Shayna was born 18 years ago today on a bitterly cold day in January 2000. In a way it seems like a lifetime ago, and in a way, it was. It’s 14º as I roll out of bed this morning. It was 50º two days ago. The roads are a mixture of black ice, regular ice, snow, and slush, but I have to get out for a walk today. It’s Shayna’s birthday and we connect while I’m walking. I’ll risk taking a spill on the ice to have that time with her. At least the sun is shining. I listen to some music, think about my Shayna and shed some frozen tears.
I get in my 7 miles and head for home. Tywana’s up and making pancakes for breakfast in honor of Shayna. We’re going out for pizza tonight since that was Shayna’s favorite dinner.
Five of Shayna’s friends want to come over to the house to celebrate her birthday with us. Taylor, Amanda, Truc, Caroline, and Olivia all come over. These are the friends Shayna made during her just two years at Lakota schools. The fact that these girls even remember Shayna is impressive. The fact that they continue to honor her and us by coming to our house on her angelversary dates and her birthdays amazes me. They bring presents. Truc brings an ice cream cake. They sit around the kitchen tables sharing stories of their time with Shayna and telling us about their plans for colleges. I assume this will be the last birthday we celebrate like this as next year they’ll all be scattered to various colleges. As they make their plans, I wish each of them a long, prosperous healthy life and I am grateful for the circle of friends Shayna had and that she continues to be an influence in their lives.
Tywana, Kayla, and I head out for pizza, but Pies & Pints has nearly an hour wait. So, we head over to Bar Del Mar for burgers instead. Shayna would approve of a cheeseburger.
Why should today be any different than any of the other 934 days since Shayna crossed over? Why do I torture myself more on the angelversaries and birthdays? Today, i reflect on the fact that she’d be 18. I hear her telling me “I’m an adult now, Daddy.” I think about her plans to go to OSU and be a veterinarian. Would those have changed by now? Would she still be my sweet baby girl or would she have turned surly and distant? There is no way of knowing. I’ve been doing counseling the last several weeks where the counselor has been using a lot of techniques that have me envision things that happened, like her passing, in a different way. He also took me through an exercise where I was to envision something that would have made her passing less shocking. We work out that if I had gotten a terminal diagnosis, it wouldn’t have been shocking. So, he has me run the tape back in my mind to two years before. I get the diagnosis. Now I know. Now her death isn’t shocking. So, he asks me “How does that feel?” “No better.” I tell him. The problem is now over the last two years of her time here I’m constantly thinking about her possibly dying. I’m mourning her before she’s gone. We don’t let her play volleyball. She probably doesn’t even go to public school. She doesn’t live her life full out the way she did until the absolute very end. We modify the scenario. Instead fo two years, I get the diagnosis two days before. “Is this better?” he asks. To appease him, I say “Oh yeah. That’s better.” The truth is no scenario plays out any better. I tell him about one of my favorite movies “The Butterfly Effect”. In the movie, a guy finds out he has the ability to go back in time and he does so to try to prevent a tragedy. Each time he prevents the tragedy, an unintended consequence comes up. Shayna had a pretty severe case of rheumatoid arthritis. She was on medications that were very powerful and had potentially devastating side effects. She was in remission. But, there were never any guarantees the medications would continue to work or that side effects wouldn’t kick in. Even when I try to imagine Shayna still here with us, at 18, I wonder what her life would be like now and what it would be like going forward. There were no guarantees it would have gone the way I wanted it to go.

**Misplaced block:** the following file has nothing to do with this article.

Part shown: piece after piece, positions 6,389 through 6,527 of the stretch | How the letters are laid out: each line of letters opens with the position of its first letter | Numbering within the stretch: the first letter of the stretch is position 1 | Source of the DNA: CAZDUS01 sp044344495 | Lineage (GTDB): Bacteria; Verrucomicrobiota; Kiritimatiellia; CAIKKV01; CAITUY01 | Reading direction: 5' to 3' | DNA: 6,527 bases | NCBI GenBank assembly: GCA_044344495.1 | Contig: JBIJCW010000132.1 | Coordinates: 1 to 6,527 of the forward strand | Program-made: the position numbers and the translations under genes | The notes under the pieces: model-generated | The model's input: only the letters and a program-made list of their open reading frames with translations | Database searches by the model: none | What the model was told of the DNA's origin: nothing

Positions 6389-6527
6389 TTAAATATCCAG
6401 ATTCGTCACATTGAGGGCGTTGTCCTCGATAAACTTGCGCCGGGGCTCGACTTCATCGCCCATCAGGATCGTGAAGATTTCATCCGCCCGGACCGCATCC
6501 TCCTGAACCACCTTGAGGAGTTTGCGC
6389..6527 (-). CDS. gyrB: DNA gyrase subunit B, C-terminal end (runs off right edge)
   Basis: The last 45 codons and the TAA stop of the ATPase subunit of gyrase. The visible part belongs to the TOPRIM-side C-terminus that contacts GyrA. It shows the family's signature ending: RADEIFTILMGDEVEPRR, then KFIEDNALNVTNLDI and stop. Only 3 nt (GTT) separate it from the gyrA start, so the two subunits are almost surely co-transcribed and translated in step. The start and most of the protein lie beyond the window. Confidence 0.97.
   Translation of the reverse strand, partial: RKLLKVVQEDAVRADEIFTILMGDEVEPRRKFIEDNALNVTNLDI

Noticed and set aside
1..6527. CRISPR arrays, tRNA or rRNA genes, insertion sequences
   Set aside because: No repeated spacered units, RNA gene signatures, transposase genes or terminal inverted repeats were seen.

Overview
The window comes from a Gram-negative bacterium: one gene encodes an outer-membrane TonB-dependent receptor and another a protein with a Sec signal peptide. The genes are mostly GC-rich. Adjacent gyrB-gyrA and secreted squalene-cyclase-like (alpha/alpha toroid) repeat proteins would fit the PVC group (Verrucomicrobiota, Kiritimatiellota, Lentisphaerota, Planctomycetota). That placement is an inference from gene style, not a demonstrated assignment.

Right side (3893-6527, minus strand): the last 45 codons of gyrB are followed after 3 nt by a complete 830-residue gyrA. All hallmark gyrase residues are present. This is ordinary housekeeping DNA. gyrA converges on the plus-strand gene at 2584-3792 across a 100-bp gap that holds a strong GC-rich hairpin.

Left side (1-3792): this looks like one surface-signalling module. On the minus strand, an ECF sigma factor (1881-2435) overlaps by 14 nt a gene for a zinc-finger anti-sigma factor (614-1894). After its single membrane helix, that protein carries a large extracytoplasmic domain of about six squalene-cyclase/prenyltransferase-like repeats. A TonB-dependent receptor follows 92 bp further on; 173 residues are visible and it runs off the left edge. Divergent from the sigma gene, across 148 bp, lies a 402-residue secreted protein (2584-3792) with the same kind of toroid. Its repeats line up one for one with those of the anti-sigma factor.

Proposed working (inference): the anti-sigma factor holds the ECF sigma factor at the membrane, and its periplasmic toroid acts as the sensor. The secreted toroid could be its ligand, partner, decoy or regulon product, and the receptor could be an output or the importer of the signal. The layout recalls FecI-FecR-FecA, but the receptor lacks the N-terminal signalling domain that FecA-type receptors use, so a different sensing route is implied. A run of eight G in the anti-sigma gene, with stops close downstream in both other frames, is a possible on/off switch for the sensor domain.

I recall a reading I had with Susanne Wilson the year after Shayna passed. She told me that Shayna had a 16th birthday party on the Other Side. I imagine as we are celebrating her here, she’s celebrating with her Pops and her other relatives over there. I know she’s looking in on us. As much as this sucks, and it sucks big time, I trust that it’s for the best and I hold onto the knowledge that it cannot and will not last forever. Nothing can keep us separated. Happy Birthday, baby.